The LoHud Yankees Blog

A New York Yankees blog by Chad Jennings and the staff of The Journal News

Postgame notes: “It’s different now”

Posted by: Chad Jennings - Posted in Notes on May 09, 2012 Print This Post Print This Post | Email This Post Email This Post

Every nine days, Yankees manager Joe Girardi fills out a new card that lists each of his relievers and their recent workload. He’ll update the workload daily, but he builds a new card every week and a half or so.

Today he created his first bullpen card that didn’t have Mariano Rivera listed at the very top.

“Not to write Mo’s name at the top – because I do it in a certain order – was really strange for me,” Girardi said. “That was kind of like, OK, he’s not coming out of the bullpen. I can look on my card as much as I want, and he’s not there. I think writing out that card probably made me realize that it’s different now.”

It was different. As Peter Botte brilliantly wrote on Twitter, it wasn’t Enter Sandman, it was Enter Strand-man. Dave Robertson loaded the bases on two walks and a single, but he struck out Carlos Pena for his first save of the post-Rivera Era.

“I was thinking, ‘Jeez, you better not blow your first one,'” Robertson said. “‘You better not blow your first opportunity or Mo might come in here and smack you around.’”

It was an adventure, but Girardi has often joked — as he did tonight — that Robertson is never comfortable unless the bases are loaded. Robertson had three walks all season before he walked two tonight, but the end result was the same.

“There’s a lot of innings he also goes 1, 2, 3,” Girardi said. “It seems that a lot of the bases-loaded jams are ones that I’ve brought him into, not necessarily ones that he’s created himself. I think as time goes on he’ll get more and more comfortable. Obviously the first one at home, people are used to seeing Mo come out, but I’m sure there were some nerves. He didn’t show it, but I’m sure he’ll get more comfortable as time goes on.”

Robertson joked — at least a think he was joking — that he was more nervous thinking about the crowd of reporters gathered around his locker than thinking about closing out a game without a Rivera safety net. This is the new reality of the Yankees. Without Rivera, the ninth inning falls to Robertson, and pretty or not, he got the job done.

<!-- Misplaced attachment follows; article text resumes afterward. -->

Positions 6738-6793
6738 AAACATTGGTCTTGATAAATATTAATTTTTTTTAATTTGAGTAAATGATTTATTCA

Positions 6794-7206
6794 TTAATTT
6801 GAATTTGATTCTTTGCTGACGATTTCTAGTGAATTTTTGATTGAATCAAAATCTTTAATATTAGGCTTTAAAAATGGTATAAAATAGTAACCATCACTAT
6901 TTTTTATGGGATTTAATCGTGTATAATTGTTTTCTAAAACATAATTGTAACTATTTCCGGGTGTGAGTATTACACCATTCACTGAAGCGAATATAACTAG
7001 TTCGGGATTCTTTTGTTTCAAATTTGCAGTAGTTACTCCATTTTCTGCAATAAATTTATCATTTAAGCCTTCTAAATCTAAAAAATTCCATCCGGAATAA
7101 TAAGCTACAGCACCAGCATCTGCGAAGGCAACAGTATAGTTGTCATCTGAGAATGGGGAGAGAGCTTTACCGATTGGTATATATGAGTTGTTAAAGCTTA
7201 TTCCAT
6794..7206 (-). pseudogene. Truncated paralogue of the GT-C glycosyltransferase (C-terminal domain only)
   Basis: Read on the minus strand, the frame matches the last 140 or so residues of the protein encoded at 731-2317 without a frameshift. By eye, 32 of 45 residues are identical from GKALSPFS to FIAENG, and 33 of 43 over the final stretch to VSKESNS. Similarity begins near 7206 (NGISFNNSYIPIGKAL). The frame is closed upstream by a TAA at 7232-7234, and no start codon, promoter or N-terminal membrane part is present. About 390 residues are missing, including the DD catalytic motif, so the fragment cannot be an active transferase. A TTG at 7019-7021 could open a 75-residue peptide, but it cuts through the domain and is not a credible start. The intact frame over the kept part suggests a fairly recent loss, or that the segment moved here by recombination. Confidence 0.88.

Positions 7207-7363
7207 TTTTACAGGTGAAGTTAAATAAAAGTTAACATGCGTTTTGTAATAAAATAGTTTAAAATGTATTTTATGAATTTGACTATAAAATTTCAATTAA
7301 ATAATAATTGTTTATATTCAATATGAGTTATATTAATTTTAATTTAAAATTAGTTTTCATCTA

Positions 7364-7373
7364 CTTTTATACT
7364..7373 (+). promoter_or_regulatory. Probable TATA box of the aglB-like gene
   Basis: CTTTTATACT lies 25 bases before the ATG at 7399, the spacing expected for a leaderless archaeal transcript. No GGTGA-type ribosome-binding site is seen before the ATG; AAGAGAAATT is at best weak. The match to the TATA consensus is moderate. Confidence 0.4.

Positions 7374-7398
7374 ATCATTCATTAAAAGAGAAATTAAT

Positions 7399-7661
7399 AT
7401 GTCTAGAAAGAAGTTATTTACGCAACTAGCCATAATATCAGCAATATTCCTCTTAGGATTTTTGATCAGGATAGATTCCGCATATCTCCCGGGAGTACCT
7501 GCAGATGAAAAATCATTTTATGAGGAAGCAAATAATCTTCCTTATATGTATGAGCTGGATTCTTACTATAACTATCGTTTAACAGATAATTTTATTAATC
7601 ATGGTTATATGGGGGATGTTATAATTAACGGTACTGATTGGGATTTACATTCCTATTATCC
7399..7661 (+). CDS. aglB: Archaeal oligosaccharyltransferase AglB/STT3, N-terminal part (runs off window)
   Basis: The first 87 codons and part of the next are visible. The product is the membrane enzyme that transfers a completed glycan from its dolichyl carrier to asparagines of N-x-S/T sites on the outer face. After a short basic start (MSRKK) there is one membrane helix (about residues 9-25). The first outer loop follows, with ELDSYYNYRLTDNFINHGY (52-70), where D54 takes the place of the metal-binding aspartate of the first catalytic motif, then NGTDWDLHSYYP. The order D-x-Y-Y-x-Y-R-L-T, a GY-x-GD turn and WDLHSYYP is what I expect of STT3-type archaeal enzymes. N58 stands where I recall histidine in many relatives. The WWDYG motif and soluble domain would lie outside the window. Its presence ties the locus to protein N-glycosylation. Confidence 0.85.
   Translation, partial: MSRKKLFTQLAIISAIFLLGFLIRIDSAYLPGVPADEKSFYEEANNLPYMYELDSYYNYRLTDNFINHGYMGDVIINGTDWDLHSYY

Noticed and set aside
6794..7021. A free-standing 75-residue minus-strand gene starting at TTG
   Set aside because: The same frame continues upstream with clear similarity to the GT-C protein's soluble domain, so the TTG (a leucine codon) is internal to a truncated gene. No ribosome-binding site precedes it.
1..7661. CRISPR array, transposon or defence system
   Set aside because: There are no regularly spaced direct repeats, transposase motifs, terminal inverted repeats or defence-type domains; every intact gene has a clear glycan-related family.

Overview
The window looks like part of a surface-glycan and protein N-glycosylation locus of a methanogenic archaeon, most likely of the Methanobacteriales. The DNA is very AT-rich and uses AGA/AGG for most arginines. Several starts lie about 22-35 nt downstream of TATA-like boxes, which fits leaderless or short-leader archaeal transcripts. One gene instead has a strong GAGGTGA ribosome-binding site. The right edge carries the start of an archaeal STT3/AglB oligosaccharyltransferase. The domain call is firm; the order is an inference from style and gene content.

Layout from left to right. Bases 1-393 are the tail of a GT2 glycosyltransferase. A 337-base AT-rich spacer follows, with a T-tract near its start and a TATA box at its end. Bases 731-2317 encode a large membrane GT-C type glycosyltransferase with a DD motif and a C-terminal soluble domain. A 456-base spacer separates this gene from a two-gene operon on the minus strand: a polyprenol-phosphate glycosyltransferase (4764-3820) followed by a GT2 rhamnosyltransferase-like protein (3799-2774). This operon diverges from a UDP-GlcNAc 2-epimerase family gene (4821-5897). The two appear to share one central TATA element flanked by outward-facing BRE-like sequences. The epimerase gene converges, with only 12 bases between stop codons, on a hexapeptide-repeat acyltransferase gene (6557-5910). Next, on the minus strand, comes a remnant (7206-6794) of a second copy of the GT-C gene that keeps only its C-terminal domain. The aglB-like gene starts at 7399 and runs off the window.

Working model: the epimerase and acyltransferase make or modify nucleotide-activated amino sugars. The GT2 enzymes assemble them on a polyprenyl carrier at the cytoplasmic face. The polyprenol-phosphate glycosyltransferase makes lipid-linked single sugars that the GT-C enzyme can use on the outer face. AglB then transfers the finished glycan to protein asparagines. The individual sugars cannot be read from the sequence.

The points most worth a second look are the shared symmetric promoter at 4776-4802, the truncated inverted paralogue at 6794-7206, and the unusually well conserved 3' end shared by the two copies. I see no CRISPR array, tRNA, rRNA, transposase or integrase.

“What I think is Mo probably would have thrown 12 pitches, broke a bat and we would have been gone 20 minutes ago,” Robertson said.

• Ivan Nova was brilliant for a while and shaky for a while, but striking out Jose Molina with two on and two out in the seventh made this a terrific start. He finished with seven innings, two runs, eight strikeouts and his fourth win of the season. A hit by Molina might have put Nova in line for the loss. Instead he remained undefeated in his career against the Rays (3-0 with a 3.26 ERA vs. Tampa Bay).

• Girardi on the decision to leave Nova in to finish the seventh: “It was his game. He had a great rhythm going until the fifth inning. Then he got a little out of rhythm, but I still liked the way he was throwing the baseball and I felt he was going to get an out. I liked the way he was throwing the baseball and I just felt like he was going to get an out. I liked his stuff and I felt like he was going to get it done.”

• Nova on the home run pitch to Molina an inning earlier: “I was trying to be perfect with that pitch. I knew he was going to swing; he’s a free swinger. What I have to do in that situation is bounce it. If you don’t swing, it don’t matter, it’s just one ball. The slider stayed in the middle.”

• Although the Molina homer came on the slider, Nova loved his slider today. “I felt really comfortable with it,” he said. “It’s a pitch I had after the second half last year.”

• Robertson has done a better job limiting his walks this season, and his control wasn’t far off tonight. He threw a first-pitch strike to every hitter, but he missed with pitches after getting ahead. “It didn’t really feel any different (pitching the ninth),” he said. “I was trying to do the same thing I’ve been doing, which is to pound the strike zone, get strike one and go from there. I kept getting strike one but couldn’t make a pitch after it. That’s why I ended up getting walks and gave up a hit to Rodriguez, because I didn’t really make a good pitch. I left a ball down the middle. I’m going to have to focus in and make better pitches next time.”

• Raul Ibanez had hit 15th career multi-homer game. He has two career hits against both James Shields and Burke Badenhop. All four of those hits are home runs. “I just tried not to do too much,” he said. “Just tried to put an easy swing on the ball, fortunately I caught them pretty good and they went out of the park.”

• Brett Gardner went 2-for-3 in his rehab game with Scranton/Wilkes-Barre today. He started in left field and hit leadoff in the first game of a doubleheader. Manny Banuelos started that game and allowed one run in five innings. Perhaps most importantly, he walked none while striking out three.

• Curtis Granderson hit his team-leading 10th home run of the season. He has 51 homers in the past two years, tied with Matt Kemp for the most in the Majors over that stretch. He was hitless in his previous 18 at-bats against Shields before going deep in a 10-pitch at-bat.

• Today was Girardi’s 400th win as the manager of the Yankees. “To me it’s more important that we won the game,” Girardi said. “It’s one of the teams that we’re chasing right now, and I know there’s a long ways to go, but the way we played in Tampa, we weren’t real pleased and it’s a good win.”

Associated Press photos




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